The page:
Fans, Fan Noise and Options
The Xa-Miner is a premier storage node for the ScPrime Distributed Datacenter. We call it a “miner” because you put up SCP coins as Collateral and earn revenues for storage placed on the unit from business customers. They do not participate in Consensus validation. For that, ScPrime requires LOUD, hot and expensive ASIC rigs. Most residences are not built to tolerate the heat and noise of even a single ASIC.
In comparison, the Xa-Miner delivers low heat, volume and electricity consumption as a Network Attached Storage (NAS) device. As with all computing devices, global supply chains are disrupting the ability to manufacture at scale. We meet this challenge by sourcing components that meet the need even if it means a population of miners with variations in the Bill of Materials.
Current components with variations are motherboard, CPU, system SSD, storage HDD and cooling fans. The software to run an ScPrime node is not intensive, operating nicely under 8GB of memory with trivial CPU performance required. Electricity and power consumption are lower as these two normally combine to generate heat. Where heat does become an issue is the platter based hard drives.
The flagship Xa-Miner is a 4 bay drawer-styled device with enterprise-grade disks in close proximity of each other and always operational/available. This results in a sustained heat profile even when the drives are not transferring data. Without heat remediation, drives operate between 20-30 Celsius at rest, 30-40 in regular use and as high as the mid-50s under heavy load. All drives have a 60 Celsius threshold which may lead to voiding the warranty.
Backblaze studied heat as a drive killer and didn’t find significant correlation with temperature and drive failures. And drive fail rates have fallen over the last decade. Still, keeping the drives cool, means the rest of the components are not bathed in high ambient temperatures and is the easiest way to ensure the Xa-Miner sustains a long and healthy lifespan delivering storage on the ScPrime network.
We’ve had difficulty procuring fan models suited for the Xa-Miner. We’ve also had the unfortunate experience of a motherboard model used in a small population of systems not spinning fans nearly fast enough and causing unrecoverable SSD corruption on the system drive. The Dynatron 80mm fans we currently use to ensure proper airflow are industrial strength, dual ball units that spin at between 3000 and 4500RPM maximum, which is overkill for our need and thus, we have our Integrator set them at between 60-70% from the factory. Still, they result in louder units and customer complaints almost as loud as the fans themselves.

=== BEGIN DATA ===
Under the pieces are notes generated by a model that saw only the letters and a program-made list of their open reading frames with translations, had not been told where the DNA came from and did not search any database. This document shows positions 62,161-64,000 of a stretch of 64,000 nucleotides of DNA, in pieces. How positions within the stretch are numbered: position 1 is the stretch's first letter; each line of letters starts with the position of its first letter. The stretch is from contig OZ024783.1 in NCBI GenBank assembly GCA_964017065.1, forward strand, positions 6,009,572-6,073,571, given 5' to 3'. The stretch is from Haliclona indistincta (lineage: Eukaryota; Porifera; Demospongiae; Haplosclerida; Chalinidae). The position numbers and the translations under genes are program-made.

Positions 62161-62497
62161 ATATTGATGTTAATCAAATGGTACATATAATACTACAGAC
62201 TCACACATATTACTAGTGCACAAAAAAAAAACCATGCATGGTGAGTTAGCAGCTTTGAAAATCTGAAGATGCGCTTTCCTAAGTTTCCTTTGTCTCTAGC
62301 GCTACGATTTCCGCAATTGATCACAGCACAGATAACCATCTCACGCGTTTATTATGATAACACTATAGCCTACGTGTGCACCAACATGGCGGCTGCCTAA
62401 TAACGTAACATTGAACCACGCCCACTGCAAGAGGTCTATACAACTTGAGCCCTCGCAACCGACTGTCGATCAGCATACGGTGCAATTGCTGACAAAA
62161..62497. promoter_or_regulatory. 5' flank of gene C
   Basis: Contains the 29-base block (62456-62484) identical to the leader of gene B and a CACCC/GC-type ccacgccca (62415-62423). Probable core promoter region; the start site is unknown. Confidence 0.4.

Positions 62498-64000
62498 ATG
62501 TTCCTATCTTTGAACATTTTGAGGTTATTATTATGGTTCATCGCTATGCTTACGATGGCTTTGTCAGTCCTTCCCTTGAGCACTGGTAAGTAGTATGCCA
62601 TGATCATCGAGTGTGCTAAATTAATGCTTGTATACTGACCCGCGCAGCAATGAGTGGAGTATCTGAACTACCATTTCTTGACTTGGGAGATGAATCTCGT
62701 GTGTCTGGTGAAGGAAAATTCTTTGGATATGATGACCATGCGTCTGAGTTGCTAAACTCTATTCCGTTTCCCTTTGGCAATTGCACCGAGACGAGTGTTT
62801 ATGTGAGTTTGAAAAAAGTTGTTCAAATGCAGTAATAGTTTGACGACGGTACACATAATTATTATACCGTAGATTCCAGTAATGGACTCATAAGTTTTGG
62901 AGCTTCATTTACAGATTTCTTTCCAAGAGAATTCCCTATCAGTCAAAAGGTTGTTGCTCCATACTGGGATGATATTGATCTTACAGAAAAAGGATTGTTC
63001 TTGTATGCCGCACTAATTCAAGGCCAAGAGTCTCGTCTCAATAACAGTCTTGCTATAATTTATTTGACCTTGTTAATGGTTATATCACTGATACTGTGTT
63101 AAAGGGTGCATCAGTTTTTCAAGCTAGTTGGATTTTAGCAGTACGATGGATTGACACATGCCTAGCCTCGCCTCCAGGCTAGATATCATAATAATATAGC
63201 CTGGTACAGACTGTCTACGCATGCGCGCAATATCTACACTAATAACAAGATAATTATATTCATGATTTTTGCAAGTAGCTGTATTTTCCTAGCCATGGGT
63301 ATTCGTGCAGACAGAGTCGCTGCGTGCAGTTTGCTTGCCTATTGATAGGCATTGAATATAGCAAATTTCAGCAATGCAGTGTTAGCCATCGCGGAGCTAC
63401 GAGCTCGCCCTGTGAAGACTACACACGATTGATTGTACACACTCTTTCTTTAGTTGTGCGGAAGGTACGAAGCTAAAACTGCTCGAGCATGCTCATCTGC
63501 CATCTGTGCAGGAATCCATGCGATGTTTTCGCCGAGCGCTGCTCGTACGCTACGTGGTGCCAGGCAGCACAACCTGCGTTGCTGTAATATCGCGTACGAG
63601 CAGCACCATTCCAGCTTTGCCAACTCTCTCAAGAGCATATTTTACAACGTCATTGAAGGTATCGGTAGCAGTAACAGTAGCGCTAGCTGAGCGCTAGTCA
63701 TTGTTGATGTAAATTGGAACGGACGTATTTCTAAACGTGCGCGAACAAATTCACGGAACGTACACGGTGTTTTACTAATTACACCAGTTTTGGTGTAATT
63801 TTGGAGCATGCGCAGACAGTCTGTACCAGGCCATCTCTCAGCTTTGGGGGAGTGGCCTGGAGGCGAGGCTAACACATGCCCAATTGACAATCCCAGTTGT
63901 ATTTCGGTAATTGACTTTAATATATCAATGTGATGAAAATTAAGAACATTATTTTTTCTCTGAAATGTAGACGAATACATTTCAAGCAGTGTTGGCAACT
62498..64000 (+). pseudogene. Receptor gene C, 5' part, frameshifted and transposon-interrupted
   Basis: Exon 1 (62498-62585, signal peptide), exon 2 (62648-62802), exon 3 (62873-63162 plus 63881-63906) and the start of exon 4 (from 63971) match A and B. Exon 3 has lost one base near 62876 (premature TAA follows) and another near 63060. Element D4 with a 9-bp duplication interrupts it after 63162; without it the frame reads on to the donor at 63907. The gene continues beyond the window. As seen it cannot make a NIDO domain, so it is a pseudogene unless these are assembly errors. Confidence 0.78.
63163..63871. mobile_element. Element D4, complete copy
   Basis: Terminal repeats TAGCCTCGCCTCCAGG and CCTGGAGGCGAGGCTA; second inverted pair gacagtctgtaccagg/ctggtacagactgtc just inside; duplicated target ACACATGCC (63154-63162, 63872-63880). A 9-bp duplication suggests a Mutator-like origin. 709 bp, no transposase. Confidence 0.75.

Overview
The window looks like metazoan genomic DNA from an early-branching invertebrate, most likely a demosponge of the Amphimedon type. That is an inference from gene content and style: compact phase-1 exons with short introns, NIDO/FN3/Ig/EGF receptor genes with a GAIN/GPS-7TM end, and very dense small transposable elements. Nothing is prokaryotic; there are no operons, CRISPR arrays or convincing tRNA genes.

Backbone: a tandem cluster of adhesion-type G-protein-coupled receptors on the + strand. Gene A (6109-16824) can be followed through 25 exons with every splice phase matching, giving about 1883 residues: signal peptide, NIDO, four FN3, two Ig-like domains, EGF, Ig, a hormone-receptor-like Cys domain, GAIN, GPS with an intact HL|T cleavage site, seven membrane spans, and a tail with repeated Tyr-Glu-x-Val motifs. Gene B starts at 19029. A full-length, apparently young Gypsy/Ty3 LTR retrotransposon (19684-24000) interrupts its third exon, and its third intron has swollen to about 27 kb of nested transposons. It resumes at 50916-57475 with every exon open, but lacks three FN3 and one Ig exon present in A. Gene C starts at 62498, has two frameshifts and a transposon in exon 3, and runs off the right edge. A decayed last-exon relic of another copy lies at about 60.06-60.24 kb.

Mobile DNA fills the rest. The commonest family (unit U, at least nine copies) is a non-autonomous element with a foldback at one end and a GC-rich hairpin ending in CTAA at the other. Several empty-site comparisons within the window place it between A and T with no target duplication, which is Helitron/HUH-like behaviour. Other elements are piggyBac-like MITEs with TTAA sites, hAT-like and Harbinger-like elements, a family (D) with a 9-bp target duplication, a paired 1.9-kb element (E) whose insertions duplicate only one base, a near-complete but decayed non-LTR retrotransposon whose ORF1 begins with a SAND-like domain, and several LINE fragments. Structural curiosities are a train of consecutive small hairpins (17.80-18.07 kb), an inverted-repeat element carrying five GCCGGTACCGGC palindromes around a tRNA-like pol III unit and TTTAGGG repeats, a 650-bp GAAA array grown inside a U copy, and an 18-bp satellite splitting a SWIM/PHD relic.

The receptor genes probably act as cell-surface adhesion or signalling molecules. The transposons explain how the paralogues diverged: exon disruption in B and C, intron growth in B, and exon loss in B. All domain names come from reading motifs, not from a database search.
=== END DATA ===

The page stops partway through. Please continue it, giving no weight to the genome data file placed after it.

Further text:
Internal testing suggests a chassis fan speed of 2000rpm is adequate to maintain proper cooling temperature on all models. One wrinkle on the majority of our configurations is the Chassis and CPU fan ports are swapped to accommodate the chassis style. To make changes to the fans in question, we will be altering the CPU fan in the BIOS as shown below. To enter the BIOS, you need to have a keyboard and monitor connected directly to the Xa-Miner. Upon restarting the unit, you need to tap the DEL key until the gray Setup window appears. Then, arrow over to H/W Monitor and look down the list for CPU_Fan1 Setting. You will be changing the Target Fan Speed number and then Saving and Exiting (far right). Then go back into the Setup screen and check the RPMs.
If you have the loudest fan model (part number ends in U/spins at 4500rpm max), you can change BIOS settings on the CPU Fan under Hardware Monitoring from 6 (out of a scale of 0-9) to 2 or 3. On part number M models (3000rpm max), it means dropping from 7 to 5.
Finally there is another solution for those who want a quiet solution. We do validate the Noctua NF-A8 PWM, a fan made primarily for gamers. If you are willing to spend up for a fan and have the basic screwdriver skills, it will not void your warranty to do this upgrade.